Hanabi didn't like him.

Now, as a rule, Hanabi did not like most people. They tended to talk too much or not at all because of her status as Hyuuga.

And this boy talked far too much.

But it wasn't his loquacious nature that caused her dislike.

It was Hinata. Or rather, his being with Hinata that raised Hanabi's ire.

He wasn't what Hinata needed. He wasn't respectable enough for the Hyuuga elders which would make Hinata's standing in the clan go down, was rude and loud to the point of being obnoxious which was counter to her sister's meek and quiet nature, and while he was incredibly powerful he lacked anything that might contribute to the Clan's prestige which was what Hinata was born to do.

But more than that...

He didn't seem to love her.

He was sweet enough to her, that was true, bringing her flowers and candies and taking her out on dates but never being too forward or keeping her up late. But there was no intimacy in the way they spoke or touched, no exchange of warm, silent smiles.

Hanabi would never have seen this lack of intimacy except one day, by chance, she overheard a conversation he had with her sister.

"N-Naruto-kun..."

"Hn?"

"M-m-my father's b-b-birthday is tomorrow, and I was w-w-wondering..."

"Oh, sorry Hinata. I promised to train and then spend the day with Sasuke and Sakura tomorrow. It's the first time in awhile we've all been free, so..."

"O-o-oh... that's okay. Maybe next time..."

"Definitely!"

Hanabi was outraged. Her father's birthday, the celebration of the birth of a Clan Head, was not an invitation given to many, nor was it something that could be so lightly discarded.

And for what? To spend the day with his old teammates?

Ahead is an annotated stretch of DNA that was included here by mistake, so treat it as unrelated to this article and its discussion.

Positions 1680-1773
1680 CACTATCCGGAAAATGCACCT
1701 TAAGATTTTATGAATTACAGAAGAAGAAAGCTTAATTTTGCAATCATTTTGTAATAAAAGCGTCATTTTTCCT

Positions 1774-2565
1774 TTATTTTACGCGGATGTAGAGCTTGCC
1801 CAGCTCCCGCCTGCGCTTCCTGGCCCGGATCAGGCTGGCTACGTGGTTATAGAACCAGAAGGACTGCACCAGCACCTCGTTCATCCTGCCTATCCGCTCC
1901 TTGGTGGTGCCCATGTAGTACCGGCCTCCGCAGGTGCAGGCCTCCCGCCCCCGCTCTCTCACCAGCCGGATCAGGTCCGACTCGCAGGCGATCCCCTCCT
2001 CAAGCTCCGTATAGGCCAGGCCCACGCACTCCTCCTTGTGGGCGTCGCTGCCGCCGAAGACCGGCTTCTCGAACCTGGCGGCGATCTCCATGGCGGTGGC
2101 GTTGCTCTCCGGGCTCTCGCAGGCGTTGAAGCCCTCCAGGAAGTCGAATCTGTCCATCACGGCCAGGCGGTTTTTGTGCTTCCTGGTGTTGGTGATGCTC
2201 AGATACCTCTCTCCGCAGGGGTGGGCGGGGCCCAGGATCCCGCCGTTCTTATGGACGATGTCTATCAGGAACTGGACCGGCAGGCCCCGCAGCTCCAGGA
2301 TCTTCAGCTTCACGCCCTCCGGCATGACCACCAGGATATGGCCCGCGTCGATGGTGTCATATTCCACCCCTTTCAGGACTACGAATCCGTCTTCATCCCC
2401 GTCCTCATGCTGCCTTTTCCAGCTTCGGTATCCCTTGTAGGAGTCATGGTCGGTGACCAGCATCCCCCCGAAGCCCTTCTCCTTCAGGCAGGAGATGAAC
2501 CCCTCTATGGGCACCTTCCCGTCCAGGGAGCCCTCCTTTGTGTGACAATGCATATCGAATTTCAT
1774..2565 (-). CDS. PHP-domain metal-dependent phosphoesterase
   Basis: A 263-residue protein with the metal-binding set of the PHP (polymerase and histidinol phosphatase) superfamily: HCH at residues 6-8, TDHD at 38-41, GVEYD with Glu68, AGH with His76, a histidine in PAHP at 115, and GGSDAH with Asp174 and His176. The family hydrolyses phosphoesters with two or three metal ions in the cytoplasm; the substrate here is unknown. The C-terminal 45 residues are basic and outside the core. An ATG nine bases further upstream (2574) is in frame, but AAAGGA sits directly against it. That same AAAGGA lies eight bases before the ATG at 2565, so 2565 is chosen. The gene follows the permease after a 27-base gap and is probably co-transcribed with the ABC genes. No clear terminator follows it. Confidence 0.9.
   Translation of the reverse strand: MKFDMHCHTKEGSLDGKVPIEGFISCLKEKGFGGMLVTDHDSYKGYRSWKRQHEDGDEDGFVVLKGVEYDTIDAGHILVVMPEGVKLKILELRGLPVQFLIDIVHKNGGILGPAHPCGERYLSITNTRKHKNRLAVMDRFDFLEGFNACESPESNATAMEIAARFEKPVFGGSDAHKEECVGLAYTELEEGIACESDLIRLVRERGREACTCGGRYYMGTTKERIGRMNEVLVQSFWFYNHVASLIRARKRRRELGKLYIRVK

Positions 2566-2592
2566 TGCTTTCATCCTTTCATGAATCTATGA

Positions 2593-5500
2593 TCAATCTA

It was blatantly obvious where Naruto's loyalties laid, and they were not with the girl he was in a relationship with.

So no, Hanabi didn't like him at all.

--

Hiashi didn't trust him.

It had nothing to do with the Kyuubi no Yoko living in his gut, for Hiashi was not a man to indulge in petty grudges nor one to blame a child for the problems facing the village.

No, it had nothing to do with the Kyuubi and everything to do with his daughter's relationship with the boy.

Hinata was fragile. Much of this was his fault, Hiashi knew bitterly, having kept her at a distance and putting her down and then finally abandoning her to her sensei. It didn't help that her mother had been the same way- delicate and quiet, to the point that the stresses of being the wife of the Clan Head and childbirth had finally destroyed her.

So yes, he knew that his daughter was beautiful as a winter rose and just as fragile.

And the boy was not deft enough to handle her without destroying her. He had her heart in his hands but he held it in the air, and with each time he grasped it he risked squeezing it out of existence or just dropping it and discarding it.

Hiashi could see it, as clear as sunlight. Their time was always cut short when either the former traitor Uchiha or the Godaime's apprentice showed, taking the boy's eyes off Hinata, making him forget that he held the girl's heart in his hands.

And nothing scares a father more than thinking his little girl's heart is about to break.

So no, Hiashi didn't trust him, not even a little.

--

Neji didn't believe he'd hurt her.

Naruto was flawed as any other human, Neji knew, and he made mistakes and failed and messed up just as badly as anyone else.

But Neji believed in him nonetheless.

Naruto saved him. Naruto brought him out of the darkness, pulled him away from a road that only had one end (and Hyuuga Neji did not want to be the next Uchiha Itachi), and gave life meaning again.

Naruto was bright and good and everything that the world needed to make things right.

So when Naruto first grasped Hinata's hand at the gates of the Hyuuga compound, Neji smiled because he knew that Naruto was a man who would take care of Hinata, who, even when he made her cry, could make her laugh again.

And even when Hinata's face would fall as Naruto left her at the gates to meet his old teammates, Neji believed that Naruto would inevitably set things right again.

Even if he didn't, Neji would still believe in Naruto.

Because Naruto was too good a person to hurt Hinata in any way that he could never fix. So even when Hinata bit back tears and her whole body revealed her pain in a way that anyone without Byakugan could see, Neji still held his convictions, unwavering.

So no, Neji didn't believe he'd hurt her, with all his heart.

--

Sasuke didn't approve of her.

Yes, she was the heir to one of the most powerful Clans in Konoha (as a point of pride Sasuke refused to say "the most"), and yes, she was not the same girl who was utterly crushed in that first Chuunin exam, but nonetheless Sasuke did not think her very strong.